Un-select the PDA sync connection and select the SerialPort (I did not select the “key” column, but that column does not seem to affect the result)

From the right hand drop down choose RS-232 as the type of connection.

Note: This Serial Port did not work for me, but you may have better luck. So assuming you do lets continue to try and connect using it.

Install CoolTermMac terminal Program

For a terminal program I used CoolTermMac which I downloaded from freeware.the-meiers.org site. Unzipping this file gives you a folder containing CoolTerm for Mac. Open that folder to find the CoolTermMac program.

Double click to start CoolTerm

Setting up the Mac connection on pfodApp™

Follow the steps described here to set up a connection for your Mac in your mobile's pfodApp. Note: the timeout for the Mac connection is set to 0.

Now (very important), you need to have CoolTerm setup and 'connected' before you try and connect from your Android mobile to the Mac.
So lets do that now (remembering that “SerialPort” did not work for me and I had to do further steps below)

Setting up the CoolTerm connection on Mac

In CoolTerm, select “Connection” and then select “Options...”

In the Options panel, hit the drop down list for Port: and select the SerialPort

Also select “Terminal” and click the Local Echo so you can see what you send to the pfodApp.

Click OK to save these settings. (When you exit CoolTerm you will be prompted to save this setup to a file.)

Connecting pfodApp™ to CoolTerm on Mac using “SerialPort” (did not work for me)

To connect from pfodApp to the CoolTerm on the Mac, having set the “SerialPort”, click on the Connect button in CoolTerm

When you click the “Connect” button the RTS and DTR lights come on.

Now that CoolTerm is waiting for a connection, on your Android mobile, open pfodApp and select your Mac connection to initiate the connection.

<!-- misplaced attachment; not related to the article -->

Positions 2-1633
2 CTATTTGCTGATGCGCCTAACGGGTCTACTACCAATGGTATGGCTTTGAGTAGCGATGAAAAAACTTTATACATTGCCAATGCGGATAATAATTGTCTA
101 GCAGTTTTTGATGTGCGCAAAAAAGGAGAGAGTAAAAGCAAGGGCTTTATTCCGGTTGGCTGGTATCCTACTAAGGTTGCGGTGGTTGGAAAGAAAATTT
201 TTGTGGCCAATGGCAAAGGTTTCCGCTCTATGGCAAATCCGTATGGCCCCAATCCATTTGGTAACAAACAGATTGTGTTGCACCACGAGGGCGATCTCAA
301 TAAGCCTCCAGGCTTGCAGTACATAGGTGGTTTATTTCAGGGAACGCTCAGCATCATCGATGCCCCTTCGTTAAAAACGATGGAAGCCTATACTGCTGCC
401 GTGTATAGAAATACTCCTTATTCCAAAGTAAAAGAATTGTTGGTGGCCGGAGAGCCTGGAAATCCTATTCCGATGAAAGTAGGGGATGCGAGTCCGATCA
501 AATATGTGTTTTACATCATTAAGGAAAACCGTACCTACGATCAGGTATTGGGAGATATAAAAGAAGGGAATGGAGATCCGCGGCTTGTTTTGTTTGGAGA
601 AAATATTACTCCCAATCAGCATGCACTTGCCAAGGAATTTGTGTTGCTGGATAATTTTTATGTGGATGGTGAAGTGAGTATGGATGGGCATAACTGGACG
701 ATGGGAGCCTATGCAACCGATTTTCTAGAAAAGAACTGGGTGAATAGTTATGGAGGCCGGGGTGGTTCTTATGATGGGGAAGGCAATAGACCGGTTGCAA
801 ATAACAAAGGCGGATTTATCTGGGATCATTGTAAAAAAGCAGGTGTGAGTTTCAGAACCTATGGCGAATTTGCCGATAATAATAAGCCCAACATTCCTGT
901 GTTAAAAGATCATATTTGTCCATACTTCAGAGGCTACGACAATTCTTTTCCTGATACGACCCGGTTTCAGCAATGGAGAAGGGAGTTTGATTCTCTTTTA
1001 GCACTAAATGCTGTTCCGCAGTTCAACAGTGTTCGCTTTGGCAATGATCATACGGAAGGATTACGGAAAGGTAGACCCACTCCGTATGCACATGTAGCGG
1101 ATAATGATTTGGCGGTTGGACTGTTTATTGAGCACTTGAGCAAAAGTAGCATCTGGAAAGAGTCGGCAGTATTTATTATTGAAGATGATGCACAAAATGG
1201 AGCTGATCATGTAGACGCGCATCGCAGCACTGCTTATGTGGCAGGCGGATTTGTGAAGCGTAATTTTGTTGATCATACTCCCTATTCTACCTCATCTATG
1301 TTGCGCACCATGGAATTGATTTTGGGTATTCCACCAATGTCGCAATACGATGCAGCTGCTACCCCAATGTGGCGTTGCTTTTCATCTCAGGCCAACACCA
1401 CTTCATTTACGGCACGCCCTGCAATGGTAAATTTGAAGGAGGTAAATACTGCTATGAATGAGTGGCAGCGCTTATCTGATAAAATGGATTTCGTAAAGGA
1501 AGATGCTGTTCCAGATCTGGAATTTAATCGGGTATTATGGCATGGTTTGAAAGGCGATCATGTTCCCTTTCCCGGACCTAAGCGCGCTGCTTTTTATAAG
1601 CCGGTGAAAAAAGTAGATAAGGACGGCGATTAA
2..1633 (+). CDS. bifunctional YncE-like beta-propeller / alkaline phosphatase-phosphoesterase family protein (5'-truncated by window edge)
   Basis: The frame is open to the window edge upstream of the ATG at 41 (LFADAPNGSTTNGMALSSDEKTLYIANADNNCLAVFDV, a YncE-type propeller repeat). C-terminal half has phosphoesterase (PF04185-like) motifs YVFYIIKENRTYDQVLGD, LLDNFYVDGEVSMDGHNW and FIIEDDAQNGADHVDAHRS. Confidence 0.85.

This is as far as I got using the “SerialPort”. After a longish wait the connection just failed, so I continued as below to get a working connection.

Connecting pfodApp™ to CoolTerm on Mac using “SerialPort-3” (this worked for me)

As noted above the “SerialPort” connection did not work for me. CoolTerm did not show the {.} opening message that pfodApp sends on connecting.

The solution I found to this problem was to add another serial port to my Android's Mac connection. This serial port has a -number appended to the end. Any such Serial port seems to work. The one Mac assigned was “SerialPort-3” but any number is ok, just not “SerialPort” (why?)

Adding another SerialPort (this worked for me)

To add another SerialPort, open the Bluetooth Preferences again, select your Andriod connection and click on Advanced. Then click on “+” (bottom left) to add another SerialPort. As before set the type to RS232 and un-select the other ports. Click OK

Then in CoolTerm, click on “Connection”, “Options..” and from the drop down list select your new serial port (SerialPort-3 in my case). Note: You may need to hit the “Re-scan Serial Ports” button to get CoolTerm to find the new port without restarting CoolTerm

Then click CoolTerm's “Connect” button again to wait for a connection on SerialPort-3, and then open pfodApp on your mobile and connect to your Mac again.
Very important, you need to have CoolTerm setup and 'connected' before you try and connect from your Android mobile to the Mac.

This time my connection succeeded and CoolTerm showed the initial {.} message sent by pfodApp, requesting the pfodDevice's main menu.

Now you can continue to testing out pfod messages to see how they will display on the pfodApp and what commands the pfodApp will return when the user makes a selection.